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  F. Scott Fitzgerald
1896 - 1940


T h e   A u t h o r

Francis Scott Key Fitzgerald, American novelist, was born in St. Paul, Minnesota, in 1896. In 1913 he entered Princeton University, but quit before graduating in 1917. In 1919 he moved to New York and worked for an advertising agency. In the same year he published his first story "Babes in the wood" and returned to St Paul. There he rewrote a novel he had begun in 1917, originally entitled "The Romantic Egotist". It appeared as "This Side of Paradise" in 1920 and became an instant success. In the same year he married Zelda Sayre, herself an aspiring writer. His success as a writer enabled the couple to lead a decadent and extravagant life. Dividing their time between America and Europe, the Fitzgeralds became famous for their lifestyle. 'Sometimes I don't know whether Zelda and I are real or whether we are characters in one of my novels'. He followed his first success with "The Beautiful and the Damned" in 1922, and "The Great Gatsby" in 1925 which he considered his masterpiece. Unfortunately, this novel sold poorly and Fitzgerald descended into alcoholism. It was also at this time that he wrote many of his short stories. In France Fitzgerald met two other American writers - Ernest Hemingway and Gertrude Stein. During this time his drinking increased and Fitzgerald became an alcoholic. The couple did spend money faster than he earned it and he was unable to manage his finances. In 1927, and again in thirties, he worked in Hollywood as a screenwriter. In 1930 Zelda became increasingly troubled by mental illness. She was hospitalised periodically from then until her death in 1948. The almost autobiographical novel "Tender Is the Night", published in 1934, was a commercial failure. In the following years Fitzgerald began to write confessional essays about his broken health and exhaustion as a writer. In 1937 he fell in love with movie columnist Sheilah Graham and died in her apartment in Los Angeles in 1940 .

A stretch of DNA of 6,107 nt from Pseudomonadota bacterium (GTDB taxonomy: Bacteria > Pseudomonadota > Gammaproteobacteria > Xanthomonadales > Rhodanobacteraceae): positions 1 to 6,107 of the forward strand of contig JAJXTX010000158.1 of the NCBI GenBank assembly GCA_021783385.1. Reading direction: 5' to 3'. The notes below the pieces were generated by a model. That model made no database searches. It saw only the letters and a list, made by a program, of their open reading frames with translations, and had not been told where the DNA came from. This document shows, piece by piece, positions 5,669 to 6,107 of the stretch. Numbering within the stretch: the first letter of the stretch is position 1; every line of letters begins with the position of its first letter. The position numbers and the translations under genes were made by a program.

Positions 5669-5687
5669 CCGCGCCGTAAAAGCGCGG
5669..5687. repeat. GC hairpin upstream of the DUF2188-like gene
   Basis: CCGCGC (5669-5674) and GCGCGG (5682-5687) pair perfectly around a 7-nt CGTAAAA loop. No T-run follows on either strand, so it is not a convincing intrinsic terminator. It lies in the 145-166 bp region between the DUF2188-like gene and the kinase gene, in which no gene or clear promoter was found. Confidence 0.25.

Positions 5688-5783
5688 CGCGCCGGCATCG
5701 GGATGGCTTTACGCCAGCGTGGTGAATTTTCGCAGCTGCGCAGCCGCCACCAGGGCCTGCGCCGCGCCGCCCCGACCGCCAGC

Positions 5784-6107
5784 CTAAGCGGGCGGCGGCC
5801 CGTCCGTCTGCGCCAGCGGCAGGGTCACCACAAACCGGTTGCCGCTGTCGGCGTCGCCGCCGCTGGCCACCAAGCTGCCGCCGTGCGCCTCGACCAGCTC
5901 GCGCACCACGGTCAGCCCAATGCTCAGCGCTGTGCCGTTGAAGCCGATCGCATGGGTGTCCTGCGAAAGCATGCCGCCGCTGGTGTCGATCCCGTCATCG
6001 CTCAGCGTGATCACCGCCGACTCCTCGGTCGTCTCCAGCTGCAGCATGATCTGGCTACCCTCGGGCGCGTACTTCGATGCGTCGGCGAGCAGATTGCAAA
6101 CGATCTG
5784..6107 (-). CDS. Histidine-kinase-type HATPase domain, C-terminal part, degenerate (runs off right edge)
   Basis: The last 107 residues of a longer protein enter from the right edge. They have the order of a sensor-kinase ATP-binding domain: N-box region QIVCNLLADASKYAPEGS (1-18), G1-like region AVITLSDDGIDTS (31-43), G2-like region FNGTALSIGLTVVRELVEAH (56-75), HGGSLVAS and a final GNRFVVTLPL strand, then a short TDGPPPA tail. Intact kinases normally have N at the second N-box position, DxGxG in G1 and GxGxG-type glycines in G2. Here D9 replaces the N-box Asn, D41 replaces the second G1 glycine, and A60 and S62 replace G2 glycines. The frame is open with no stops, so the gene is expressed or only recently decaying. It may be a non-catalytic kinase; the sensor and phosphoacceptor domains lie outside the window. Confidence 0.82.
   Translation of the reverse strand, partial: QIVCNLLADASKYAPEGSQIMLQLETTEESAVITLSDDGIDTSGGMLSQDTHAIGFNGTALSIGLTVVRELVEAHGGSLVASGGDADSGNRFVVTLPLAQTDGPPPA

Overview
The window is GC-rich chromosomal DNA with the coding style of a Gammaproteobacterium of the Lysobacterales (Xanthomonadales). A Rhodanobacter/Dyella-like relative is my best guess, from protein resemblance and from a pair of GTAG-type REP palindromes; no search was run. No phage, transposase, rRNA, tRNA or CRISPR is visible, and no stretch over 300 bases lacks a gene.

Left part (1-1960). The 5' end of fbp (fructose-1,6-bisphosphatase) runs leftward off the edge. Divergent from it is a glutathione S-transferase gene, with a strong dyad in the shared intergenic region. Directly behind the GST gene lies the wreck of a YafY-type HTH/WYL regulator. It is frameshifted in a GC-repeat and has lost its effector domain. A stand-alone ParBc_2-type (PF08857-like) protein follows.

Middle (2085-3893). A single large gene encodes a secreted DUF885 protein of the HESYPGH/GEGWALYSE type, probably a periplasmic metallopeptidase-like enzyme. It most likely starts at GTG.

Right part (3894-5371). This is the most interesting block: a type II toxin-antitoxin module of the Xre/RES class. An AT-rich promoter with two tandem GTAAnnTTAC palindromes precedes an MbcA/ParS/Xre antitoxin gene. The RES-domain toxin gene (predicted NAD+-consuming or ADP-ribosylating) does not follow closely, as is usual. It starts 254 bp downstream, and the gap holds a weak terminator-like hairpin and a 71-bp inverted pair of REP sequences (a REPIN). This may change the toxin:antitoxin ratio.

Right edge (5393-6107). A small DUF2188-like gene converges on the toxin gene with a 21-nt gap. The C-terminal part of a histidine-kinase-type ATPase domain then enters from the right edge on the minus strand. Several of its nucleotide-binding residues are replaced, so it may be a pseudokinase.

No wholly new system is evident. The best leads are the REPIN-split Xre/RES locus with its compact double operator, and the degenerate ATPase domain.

T h e   W o r k s

Juvenilia & Apprenticeship Writings >>>
This Side of Paradise (novel, 1920)
Flappers and Philosophers (short stories, 1920)
The Beautiful and the Damned (novel, 1922)
Tales of the Jazz Age (short stories, 1922)
The Vegetable (play, 1922)
The Great Gatsby (novel, 1925)
All the Sad Young Men (short stories, 1926)
Tender Is the Night. (1934)
Taps at Reveille (short stories, 1935)
The Crack-Up (essays, 1936/45)
Three Comrades (screenplay, 1938)
The Love of the Last Tycoon (unfinished novel, 1941)

A p p e n d i x

The Fitzgerald Homepage (University of South Carolina)
Bibliography (University of South Carolina)
Thomas A. Larson's Fitzgerald site
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